Making sense of Machu Picchu
Does the similarity of its story to events that continue even today make it a monument to human nature?
PHOTOS: TEJAS EWING
REWRITING HISTORY: Machu Picchu was not a mysterious "Lost City", but rather a well-known royal retreat.
HISTORY is written by the winners. The adage may be simplistic, but it applies readily to the creation and production of knowledge in colonised nations. Edward Said, one of the founders of post-colonial study, highlighted the inaccurate assumptions about culture and societies that allowed colonialism to thrive. In his book Culture and Imperialism, he showed that despite the end of colonialism, these attitudes live on in the unstated assumptions on which the empires were based. Said saw bringing these assumptions to awareness as a first step in transforming the old tentacles of empire.
Many former colonies took hold of these ideas, for example, India's movement to reclaim local place-names. Elsewhere, the movement has spread to cover knowledge and history, often written by the colonial powers, with little local input. There are few places where this overturning of "cultural imperialism" can be seen more vibrantly than at the Incan ruin of Machu Picchu, in Peru. On a recent trip, my father and I were able to observe this process firsthand. Recent archaeological discoveries, combined with well-informed and passionate local guides enabled us to sift through decades of misinformation and learn the truth about this magnificent city.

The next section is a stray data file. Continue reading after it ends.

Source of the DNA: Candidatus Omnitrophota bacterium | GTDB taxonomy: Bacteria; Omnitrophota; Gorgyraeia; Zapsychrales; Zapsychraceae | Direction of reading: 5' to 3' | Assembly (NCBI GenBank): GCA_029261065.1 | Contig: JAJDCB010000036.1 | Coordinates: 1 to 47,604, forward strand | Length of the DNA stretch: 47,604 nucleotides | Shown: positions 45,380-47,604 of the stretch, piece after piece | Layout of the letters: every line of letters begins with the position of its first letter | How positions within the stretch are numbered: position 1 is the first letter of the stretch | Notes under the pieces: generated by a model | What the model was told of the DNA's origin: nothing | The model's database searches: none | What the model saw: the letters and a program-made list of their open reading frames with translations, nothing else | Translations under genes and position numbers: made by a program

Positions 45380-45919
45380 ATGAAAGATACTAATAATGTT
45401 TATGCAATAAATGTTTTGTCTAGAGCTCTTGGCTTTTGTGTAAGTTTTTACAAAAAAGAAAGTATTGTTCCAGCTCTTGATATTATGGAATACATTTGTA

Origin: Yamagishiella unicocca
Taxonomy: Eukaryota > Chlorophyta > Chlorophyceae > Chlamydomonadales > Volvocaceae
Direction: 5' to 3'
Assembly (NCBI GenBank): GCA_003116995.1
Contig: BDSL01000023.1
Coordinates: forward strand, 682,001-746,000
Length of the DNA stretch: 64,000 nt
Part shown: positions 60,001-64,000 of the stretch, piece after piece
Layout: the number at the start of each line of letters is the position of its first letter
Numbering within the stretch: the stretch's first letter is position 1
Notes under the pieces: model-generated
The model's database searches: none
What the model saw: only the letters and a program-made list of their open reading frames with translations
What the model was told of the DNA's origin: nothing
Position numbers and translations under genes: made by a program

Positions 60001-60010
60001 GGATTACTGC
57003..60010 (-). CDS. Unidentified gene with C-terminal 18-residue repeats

Machu Picchu is a famed UNESCO World Heritage Site, and one of the jewels of any trip to South America. It's isolated atop a mountain peak nestled within a jungle valley, over 2,300 m above sea level. Its precarious location means that even today, only a government-run bus from the sleepy town nearby can reach it. It remains hidden from view until the vehicle has clambered almost to the top of the mountain along a one-lane dirt road. One can see why it was once known as "the lost city of the Incas". Unfortunately, this infamous misnomer was only the first of a series of mistakes made by the first foreigner to set eyes on the place: Hiram Bingham. On July 24, 1911, the Yale Professor of Latin American History, and amateur adventurer braved many dangers to reach the location, and today, the 4,00,000 tourists who visit each year can thank him for reintroducing it to the general public.
However, when it came to interpreting what he found, Bingham made a series of mistakes, which due to a lack of significant peer review, stood for decades. Similarly, his widely held credit for discovering the city is now questioned by the local guides of the region. Our guide, a part native Indian, part Spanish graduate student, suggested that the local tribal people of the area probably knew that a ruin was there since its construction, with knowledge of the location being passed from generation to generation. In that sense, it was never lost, nor did Bingham find or discover it. He was simply shown its location by one of many people who already knew where it was.